Summer School (1987 film)

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Summer School
Summer school poster.jpg
Theatrical release poster
Directed byCarl Reiner
Screenplay byJeff Franklin
Story by
  • Jeff Franklin
  • Stuart Birnbaum
  • David Dashev
Produced by
CinematographyDavid M. Walsh
Edited byBud Molin
Music byDanny Elfman
Distributed byParamount Pictures[1]
Release date
  • July 22, 1987 (1987-07-22)
Running time
98 minutes[1]
CountryUnited States[1]
Box office$35.7 million (US)[2]

Summer School is a 1987 American comedy film directed by Carl Reiner and starring Mark Harmon as a high school gym teacher who is forced to teach a remedial English class during the summer. The film co-stars Kirstie Alley and Courtney Thorne-Smith. It was distributed by Paramount Pictures and produced by George Shapiro and Howard West. The original music score was composed by Danny Elfman.


On the last day of school before summer vacation, physical education teacher Freddy Shoop (Mark Harmon) is preparing to leave on a vacation to Hawaii with his girlfriend, Kim. Vice principal Phil Gills (Robin Thomas) hands out paper slips informing several underachieving students, including easily distracted Pam (Courtney Thorne-Smith); "nocturnal" Larry, a male stripper (Ken Olandt); football jock Kevin (Patrick Labyorteaux); pregnant Rhonda (Shawnee Smith); geeky Alan (Richard Steven Horvitz); dyslexic Denise (Kelly Jo Minter); intimidating Jerome (Duane Davis), and two horror-film-obsessed underachievers, Dave (Gary Riley) and Francis, a.k.a. "Chainsaw" (Dean Cameron), that they must attend summer school for remedial English.

After the teacher scheduled to teach the class, Mr. Dearadorian (Carl Reiner), wins the lottery and immediately quits work, Gills searches for an emergency replacement among the teachers still on school grounds, but each manages to evade him after guessing what he wants them to do. He finally manages to corner Shoop, and blackmails him into taking the job or make him lose tenure.

On his first day, Shoop meets Robin Bishop (Kirstie Alley), who is teaching American History next door. Shoop falls for her, but she is already dating Gills. Shoop's first day is a disaster. Most of the students slack around, and Jerome goes to the bathroom and doesn't return. A beautiful Italian transfer student, Anna-Maria (Fabiana Udenio), is transferred to the class in order for her to work on her English, much to the delight of Dave and Chainsaw. After some students inexplicably leave and the remaining ones attempt to leave class as well, Shoop admits he has no idea how to teach them. Rather than studying, he and the students spend their first few days having fun and going to the beach, a theme park, and a petting zoo until Alan's aunt finds out and tells Gills.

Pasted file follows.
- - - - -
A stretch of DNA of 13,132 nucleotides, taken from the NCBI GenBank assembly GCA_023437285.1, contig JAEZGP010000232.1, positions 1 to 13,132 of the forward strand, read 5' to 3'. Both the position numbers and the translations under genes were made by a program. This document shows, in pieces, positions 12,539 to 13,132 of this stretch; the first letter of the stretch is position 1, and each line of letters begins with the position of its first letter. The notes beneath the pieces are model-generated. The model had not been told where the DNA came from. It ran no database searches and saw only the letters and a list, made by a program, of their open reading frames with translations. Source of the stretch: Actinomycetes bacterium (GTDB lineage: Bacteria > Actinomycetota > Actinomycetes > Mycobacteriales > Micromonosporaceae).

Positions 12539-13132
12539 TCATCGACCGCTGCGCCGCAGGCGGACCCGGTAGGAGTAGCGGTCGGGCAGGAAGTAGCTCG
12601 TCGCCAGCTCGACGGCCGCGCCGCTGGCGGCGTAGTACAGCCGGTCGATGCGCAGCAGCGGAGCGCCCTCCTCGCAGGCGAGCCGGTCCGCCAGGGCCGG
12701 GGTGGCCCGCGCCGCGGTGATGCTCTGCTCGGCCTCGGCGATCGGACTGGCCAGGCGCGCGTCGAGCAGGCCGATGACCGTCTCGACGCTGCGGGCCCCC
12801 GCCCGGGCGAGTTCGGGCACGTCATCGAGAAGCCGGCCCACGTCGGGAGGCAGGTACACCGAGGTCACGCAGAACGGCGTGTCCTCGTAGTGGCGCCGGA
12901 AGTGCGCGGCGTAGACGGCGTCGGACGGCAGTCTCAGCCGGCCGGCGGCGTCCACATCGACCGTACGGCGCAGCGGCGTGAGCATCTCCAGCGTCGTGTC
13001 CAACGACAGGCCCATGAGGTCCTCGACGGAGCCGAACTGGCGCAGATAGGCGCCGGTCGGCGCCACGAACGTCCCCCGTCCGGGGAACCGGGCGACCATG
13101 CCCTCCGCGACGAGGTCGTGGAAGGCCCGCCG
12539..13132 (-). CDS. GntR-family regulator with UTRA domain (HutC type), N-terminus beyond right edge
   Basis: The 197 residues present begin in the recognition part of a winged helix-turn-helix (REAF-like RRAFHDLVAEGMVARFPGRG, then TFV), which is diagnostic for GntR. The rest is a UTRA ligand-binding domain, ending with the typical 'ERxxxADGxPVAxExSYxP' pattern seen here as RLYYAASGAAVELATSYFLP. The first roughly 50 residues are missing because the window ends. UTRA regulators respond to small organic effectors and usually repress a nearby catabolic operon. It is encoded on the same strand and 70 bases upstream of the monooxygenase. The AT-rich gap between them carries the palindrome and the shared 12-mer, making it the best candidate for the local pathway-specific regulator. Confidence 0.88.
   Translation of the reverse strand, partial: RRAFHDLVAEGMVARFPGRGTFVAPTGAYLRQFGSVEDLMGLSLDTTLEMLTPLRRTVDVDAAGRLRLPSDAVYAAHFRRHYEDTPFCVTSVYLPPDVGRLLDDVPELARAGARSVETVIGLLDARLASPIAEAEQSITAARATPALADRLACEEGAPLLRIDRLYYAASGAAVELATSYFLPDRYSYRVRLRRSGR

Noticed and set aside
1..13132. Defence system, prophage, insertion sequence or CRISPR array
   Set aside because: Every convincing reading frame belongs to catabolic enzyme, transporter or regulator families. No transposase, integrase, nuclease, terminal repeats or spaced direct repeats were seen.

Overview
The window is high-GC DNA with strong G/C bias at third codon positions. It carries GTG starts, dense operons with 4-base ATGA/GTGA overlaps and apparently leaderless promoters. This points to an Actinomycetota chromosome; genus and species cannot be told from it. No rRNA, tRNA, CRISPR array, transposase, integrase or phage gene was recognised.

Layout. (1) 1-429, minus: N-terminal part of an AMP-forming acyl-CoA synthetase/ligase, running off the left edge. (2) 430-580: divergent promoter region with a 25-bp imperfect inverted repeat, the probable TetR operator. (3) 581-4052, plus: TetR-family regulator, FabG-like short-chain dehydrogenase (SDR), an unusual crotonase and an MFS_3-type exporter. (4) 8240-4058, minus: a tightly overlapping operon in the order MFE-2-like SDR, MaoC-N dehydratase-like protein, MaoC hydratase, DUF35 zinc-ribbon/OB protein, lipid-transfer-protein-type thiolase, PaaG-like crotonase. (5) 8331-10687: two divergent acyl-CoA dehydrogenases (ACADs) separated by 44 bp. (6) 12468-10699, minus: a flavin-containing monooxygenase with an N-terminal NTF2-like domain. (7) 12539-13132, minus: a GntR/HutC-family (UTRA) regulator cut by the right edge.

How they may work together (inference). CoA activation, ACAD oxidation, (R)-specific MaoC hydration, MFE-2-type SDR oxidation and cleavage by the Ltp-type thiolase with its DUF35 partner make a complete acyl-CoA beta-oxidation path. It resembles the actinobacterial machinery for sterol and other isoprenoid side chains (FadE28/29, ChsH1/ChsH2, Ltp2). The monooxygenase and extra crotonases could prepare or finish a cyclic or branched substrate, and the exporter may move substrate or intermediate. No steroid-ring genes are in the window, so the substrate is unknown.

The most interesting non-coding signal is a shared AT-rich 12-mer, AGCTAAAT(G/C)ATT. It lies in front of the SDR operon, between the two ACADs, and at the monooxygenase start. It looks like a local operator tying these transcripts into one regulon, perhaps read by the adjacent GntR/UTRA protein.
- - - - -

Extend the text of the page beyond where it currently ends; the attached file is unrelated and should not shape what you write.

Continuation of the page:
Gills threatens to fire Shoop unless his students pass the end-of-term test. Shoop negotiates promises to each teen to grant them a favor if they study. The kids agree, so Shoop gives Denise driving lessons, accompanies Rhonda to Lamaze classes, gives Kevin football lessons, allows Dave and Chainsaw to throw a party in his house and give them rides to school, gives Larry a bed in the classroom, lets Chainsaw arrange a screening of The Texas Chain Saw Massacre in class and allows Pam to move in with him. Seeing he is still floundering as a teacher, Robin tells Shoop to make learning fun. Shoop begins to grow closer to the kids. They study to pass their English basic skills exam, worried that Gills is going to fire Shoop unless all his students pass.

Shoop is arrested when he covers for Chainsaw and Dave after they are found in possession of alcohol. He calls Robin and her and Gills bail him out of jail. Gills then inadvertently exposes his true self to Robin when he states he cares nothing for Shoop or his students and she overhears him, causing her to storm off. Larry loses his stripper job when he is found out by his aunt and his mother, who are attending the club where he works. The students make more demands on Shoop and he throws an English book against the chalkboard and after stating his sacrifices to grant their favors, quits his job in anger. His students start feeling guilty about what they did, and scare off Shoop's dull replacement with a series of gory stunts reminiscent of The Texas Chain Saw Massacre. They find Shoop moping in the beach whilst eating ice cream, and ask him to return, with him accepting.